In a chapter called “Living on Nothing a Year,” June Burn recounts the diet she, her husband, and two sons followed while homesteading on Waldron Island in the 1940s.
(See the Living High entry in the Northwest Favorites listing at right for more about this book.)
We planted spinach seed in the fall, hoping to have greens early in the spring. It came up in February and the first of March we had our first raw spinach salad, made of leaves so small and delicate it would have been a shame to cook them. With dressing made of heavy cream, egg and cider vinegar it was perfect with our hot hoecake…
In February wild nettles came up. We wore gloves and used scissors to gather them so as not to be stung. We ate nettles every day for two months or more, for if you keep them trimmed down they do not run to seed but continually put out tender new shoots. Nettles have a slightly medicinal flavor which we grew to like very much. And they do not sting, of course, after they are cooked.
Burn calculated that the family lived for twenty-six months on $200. Their primary “bought” foods were salt, sugar, rice, ground wheat, and--“oh blessed event”---coffee. They caught fish and dug for shellfish, kept chickens and a milk cow, and accepted surplus fruit and vegetables from an island neighbor with an established farm. “About six hours a day went into hard physical work whose only purpose was getting something to eat.”
Burn went on to point out the most people work at least six hours a day, the difference being that they earn the money to buy food rather than getting it directly. But in fact, most Americans are used to devoting only a fraction of their working day to their groceries. U.S. Department of Labor statistics from 2004 show American households averaging 14 percent of their income spent on food. That compares with World Bank figures showing over 60 percent of income (though a small fraction of the actual dollars spent) going to food for families in Tanzania, Morocco, and the Republic of Georgia. Most of the world works not to finance vacations or a snazzier car, but to eat.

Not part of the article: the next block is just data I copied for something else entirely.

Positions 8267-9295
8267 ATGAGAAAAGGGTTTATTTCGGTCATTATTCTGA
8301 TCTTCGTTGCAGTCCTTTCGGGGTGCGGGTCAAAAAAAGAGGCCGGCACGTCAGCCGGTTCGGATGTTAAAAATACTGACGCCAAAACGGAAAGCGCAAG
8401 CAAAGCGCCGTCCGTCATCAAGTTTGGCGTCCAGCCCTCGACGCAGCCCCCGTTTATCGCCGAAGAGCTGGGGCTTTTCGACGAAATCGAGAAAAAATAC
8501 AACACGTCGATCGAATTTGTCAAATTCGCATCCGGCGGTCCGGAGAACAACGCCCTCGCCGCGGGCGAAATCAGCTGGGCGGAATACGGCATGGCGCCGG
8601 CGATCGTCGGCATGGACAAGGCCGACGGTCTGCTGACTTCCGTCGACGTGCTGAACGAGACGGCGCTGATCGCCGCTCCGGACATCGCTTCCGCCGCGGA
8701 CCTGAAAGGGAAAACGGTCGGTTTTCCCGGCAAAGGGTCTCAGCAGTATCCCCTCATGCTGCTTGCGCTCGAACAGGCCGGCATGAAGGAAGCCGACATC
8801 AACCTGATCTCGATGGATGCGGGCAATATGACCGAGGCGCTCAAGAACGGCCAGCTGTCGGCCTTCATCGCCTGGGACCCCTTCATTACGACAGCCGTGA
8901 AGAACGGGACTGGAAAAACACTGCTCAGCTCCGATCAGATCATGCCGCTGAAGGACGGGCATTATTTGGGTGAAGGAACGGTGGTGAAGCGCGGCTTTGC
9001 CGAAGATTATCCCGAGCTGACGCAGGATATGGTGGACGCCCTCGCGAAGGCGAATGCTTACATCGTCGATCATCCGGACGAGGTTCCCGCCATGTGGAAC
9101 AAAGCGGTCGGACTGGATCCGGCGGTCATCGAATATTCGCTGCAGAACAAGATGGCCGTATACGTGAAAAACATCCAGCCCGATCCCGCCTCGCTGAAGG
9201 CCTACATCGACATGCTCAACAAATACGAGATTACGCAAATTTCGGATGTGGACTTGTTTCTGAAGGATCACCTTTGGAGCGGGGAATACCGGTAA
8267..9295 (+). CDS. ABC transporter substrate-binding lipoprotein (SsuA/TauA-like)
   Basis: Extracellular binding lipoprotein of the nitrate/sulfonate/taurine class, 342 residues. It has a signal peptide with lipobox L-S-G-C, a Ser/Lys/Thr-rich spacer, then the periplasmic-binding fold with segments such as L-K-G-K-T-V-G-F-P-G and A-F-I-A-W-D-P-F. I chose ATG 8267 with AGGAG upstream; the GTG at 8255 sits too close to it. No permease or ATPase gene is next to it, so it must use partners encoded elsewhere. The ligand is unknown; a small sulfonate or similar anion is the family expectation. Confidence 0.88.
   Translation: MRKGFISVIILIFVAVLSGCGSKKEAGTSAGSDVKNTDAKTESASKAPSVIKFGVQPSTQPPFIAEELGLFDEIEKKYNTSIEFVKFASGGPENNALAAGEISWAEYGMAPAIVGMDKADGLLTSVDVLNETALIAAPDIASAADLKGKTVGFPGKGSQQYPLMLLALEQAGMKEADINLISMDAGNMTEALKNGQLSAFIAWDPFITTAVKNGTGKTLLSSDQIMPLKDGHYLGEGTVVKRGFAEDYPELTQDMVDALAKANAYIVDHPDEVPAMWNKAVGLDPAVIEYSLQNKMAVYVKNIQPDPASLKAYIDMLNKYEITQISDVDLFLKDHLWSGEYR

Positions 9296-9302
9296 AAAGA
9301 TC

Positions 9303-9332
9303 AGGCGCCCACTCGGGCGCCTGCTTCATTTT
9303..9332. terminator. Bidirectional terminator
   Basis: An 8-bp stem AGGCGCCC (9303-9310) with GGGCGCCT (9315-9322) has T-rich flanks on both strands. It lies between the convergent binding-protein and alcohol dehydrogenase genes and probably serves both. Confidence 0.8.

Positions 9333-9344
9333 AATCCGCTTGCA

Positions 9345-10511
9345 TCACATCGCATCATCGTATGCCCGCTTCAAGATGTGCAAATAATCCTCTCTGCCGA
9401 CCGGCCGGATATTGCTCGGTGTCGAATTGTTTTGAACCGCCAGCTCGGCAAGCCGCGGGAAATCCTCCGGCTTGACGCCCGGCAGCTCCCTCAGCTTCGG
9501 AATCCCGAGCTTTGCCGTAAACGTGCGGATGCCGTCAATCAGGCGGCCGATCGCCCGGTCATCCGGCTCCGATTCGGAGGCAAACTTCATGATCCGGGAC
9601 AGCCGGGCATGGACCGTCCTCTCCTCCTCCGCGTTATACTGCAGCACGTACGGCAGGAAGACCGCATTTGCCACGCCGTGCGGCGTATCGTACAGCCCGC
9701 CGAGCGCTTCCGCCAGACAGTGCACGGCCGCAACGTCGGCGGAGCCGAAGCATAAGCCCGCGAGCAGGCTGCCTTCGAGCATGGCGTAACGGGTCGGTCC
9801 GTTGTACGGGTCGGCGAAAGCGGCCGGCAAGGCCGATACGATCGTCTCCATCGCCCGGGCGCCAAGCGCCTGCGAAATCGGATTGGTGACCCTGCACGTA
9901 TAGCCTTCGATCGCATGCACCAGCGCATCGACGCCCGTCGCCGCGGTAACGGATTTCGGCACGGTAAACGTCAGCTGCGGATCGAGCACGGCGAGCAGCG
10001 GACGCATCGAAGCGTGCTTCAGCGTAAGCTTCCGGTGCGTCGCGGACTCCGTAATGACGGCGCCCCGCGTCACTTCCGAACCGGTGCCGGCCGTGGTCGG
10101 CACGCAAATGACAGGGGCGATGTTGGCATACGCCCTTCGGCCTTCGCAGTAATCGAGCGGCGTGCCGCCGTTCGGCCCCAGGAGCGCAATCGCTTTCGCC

Organic and sustainable growers have long pointed out that cheap U.S. food is the result of a variety of subsidies--for fuel and commodity crops in particular--and that organic foods would be much more competitive if the true cost of production, especially the environmental cost, were factored in.
Some of the discipline we can’t seem to levy on ourselves may be provided by circumstances. Food prices have risen sharply in the past year, and the trend seems likely to continue. The USDA predicts an overall rise of close to10 percent from 2006 to the end of 2008. The rise is higher for many people’s staples such as milk, eggs, and the myriad uses of corn.
“Part of the reason for increased food prices is strong demand—domestically and internationally,” says the USDA. “Total exports for calendar year 2007 were $89.9 billion, up 27 percent from 2006.” Fast-growing economies, particularly in India and China, mean that millions of people are eating more and also branching out to try a wider variety of foods. The concurrent fall in the U.S. dollar makes American food cheaper to import at the same time it makes it harder for hometown consumers to afford it.